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Mission Notes: Stettin

( see map at bottom of screen )

Operation Summary:
461 Lancasters took part in this raid of the port and industrial areas of Stettin. While Johnston reports the bombing efforts as scattered the RAF reported it as “accurate, with much damage in the port and factory area”.

Planes from 115 Squadron:
18 (6 from A flight, 5 from B flight, 7 from C flight)

Planes lost from 115 Squadron:
None

Johnston’s Plane: KO-W (W.PB 131)

Take-off: 9:05 pm

Landing: 5:30 am

Round trip time: 8 hrs 25 mins

Bombing Height: 20,000 ft



DIARY NOTES

Location
RAF Bomber Command, 115 Squadron at Witchford, near Ely

J type incendiary clusters - Small type of incendiary bombs mounted in canisters

Daylight - Daylight operation/mission

Night effort - Night time operation/mission

Stettin - Polish port city on the Baltic near Germany, now called Szczecin

Iced up - A situation where ice formed on the wings and other air surfaces, which made the plane less aerodynamic, and in extreme cases could cause it to plummet uncontrollably and crash

GEE - Radio navigation system that allowed planes to determine their location by timing synchronized pulses sent from three transmitters in the United Kingdom. It did not extend over the horizon, and the Germans could jam it, but it was very effective over England and the North Sea

U/S - Unserviceable, or unusable

H2S - Radar navigation and bomb aiming aid – a downward pointing radar scanner in the rear belly of the aircraft that showed the ground below – it could not be jammed by the Germans, but they could home in on it, so it was only used for very short periods

TI - Target indicators - type of marker flare in different colours dropped by the Pathfinders that preceded the bomber stream, and used to identify a bombing target

Peenemunde - German town located on the island of Usedom just off the Baltic coast directly north of Berlin – during the war there was an important V rocket testing and development facility located here, hence the heavy flak defenses

Flak - German anti-aircraft fire


Flak Gun

Barrage - Enemy fire which is designed to fill a volume or area, rather than aimed at a specific target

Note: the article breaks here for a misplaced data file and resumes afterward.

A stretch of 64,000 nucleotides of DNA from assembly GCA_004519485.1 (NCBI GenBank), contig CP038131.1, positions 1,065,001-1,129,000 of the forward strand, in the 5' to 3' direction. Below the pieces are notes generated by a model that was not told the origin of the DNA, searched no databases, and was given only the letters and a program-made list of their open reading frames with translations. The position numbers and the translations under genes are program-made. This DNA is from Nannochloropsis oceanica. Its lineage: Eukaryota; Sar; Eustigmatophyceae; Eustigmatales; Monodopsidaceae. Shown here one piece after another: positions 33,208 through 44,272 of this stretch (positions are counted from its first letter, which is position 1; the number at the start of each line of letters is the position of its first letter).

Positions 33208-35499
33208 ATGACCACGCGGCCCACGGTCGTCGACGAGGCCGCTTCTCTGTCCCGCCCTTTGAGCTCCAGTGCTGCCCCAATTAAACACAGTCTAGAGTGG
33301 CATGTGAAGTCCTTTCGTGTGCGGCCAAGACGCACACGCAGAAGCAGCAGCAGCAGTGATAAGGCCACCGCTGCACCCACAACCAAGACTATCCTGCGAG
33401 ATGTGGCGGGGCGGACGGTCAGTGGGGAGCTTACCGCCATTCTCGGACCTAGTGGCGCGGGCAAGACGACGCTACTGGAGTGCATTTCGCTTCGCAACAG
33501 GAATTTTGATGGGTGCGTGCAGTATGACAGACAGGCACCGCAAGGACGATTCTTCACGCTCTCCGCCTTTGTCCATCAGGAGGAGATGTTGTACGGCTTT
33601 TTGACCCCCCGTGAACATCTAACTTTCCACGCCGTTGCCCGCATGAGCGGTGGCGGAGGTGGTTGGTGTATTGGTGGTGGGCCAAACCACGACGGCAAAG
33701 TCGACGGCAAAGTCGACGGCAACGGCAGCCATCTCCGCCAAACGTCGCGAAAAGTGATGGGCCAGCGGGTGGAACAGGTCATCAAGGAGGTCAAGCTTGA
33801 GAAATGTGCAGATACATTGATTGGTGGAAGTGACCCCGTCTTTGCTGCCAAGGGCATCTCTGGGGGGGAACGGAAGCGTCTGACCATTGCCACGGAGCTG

Window - Strips of tinfoil jettisoned in large numbers from planes to cloud enemy radar

Chops - Planes that were shot down

Bob - Livingstone, Johnston’s bomb aimer

Op - Operational mission

Tony K - Kovacich, Canadian air bomber in Chatterton’s crew in 115 Squadron at Witchford

Chatterton, Ed - Canadian pilot and friend of Johnston in 115 Squadron at Witchford

August 16, 1944 (Wednesday)

Operation # 21 - Stettin

One 2,000 pound and twelve J type 500 pound incendiary clusters

Hung about for a daylight until noon then they changed it to a night effort. Boy what a long way – Stettin – Germany’s biggest Baltic port. Two thousand miles approximately (it’s eighty miles past Berlin).

We went to five degrees east under 1,000 feet, climbed to 16,000 to cross Denmark, then on the way south again we climbed to as high as we could get to bomb (in our case 19,800 as we got iced up).

After going through the target - dived at 240 mph 1,500 feet per minute to 6,000 feet all the way to nine degrees forty minutes east at 6,000 then down to 3,500 to well past the coast then down to 1,000 for return journey.

GEE went U/S about 100 miles out so used H2S where possible – winds were bad and timing all off (also courses) but we bombed a minute early - bombed a TI just barely visible through cloud and found it about one and a half miles short of main attack – we were in cloud right until the edge of the target. We weren’t the only ones.

However though the attack was scattered it was scattered evenly and the attack did some good.

At Peenemunde on the way in I saw more flak than I’ve ever seen in my career, but we were on the outskirts of it and the target was not much better – just barrage stuff.

The target was well lit up with searchlights – there must have been a hundred or more! The Window had them baffled though and they were pretty aimless.

Saw two chops – one right before the target and one about halfway to Denmark (said to be a night fighter). Trip was just over eight hours – what a stooge!

Bob celebrated his birthday at midnight – that’s three of my boys who have celebrated birthdays on an op!

Finished the meal about 7:30 a.m. and we (ie: Tony K, Ed Chatterton and myself) went in and played a game of billiards until nine, then picked up our mail and then back to bed (stupid, eh?).

Stettin bombing run photo
from 20,000 ft


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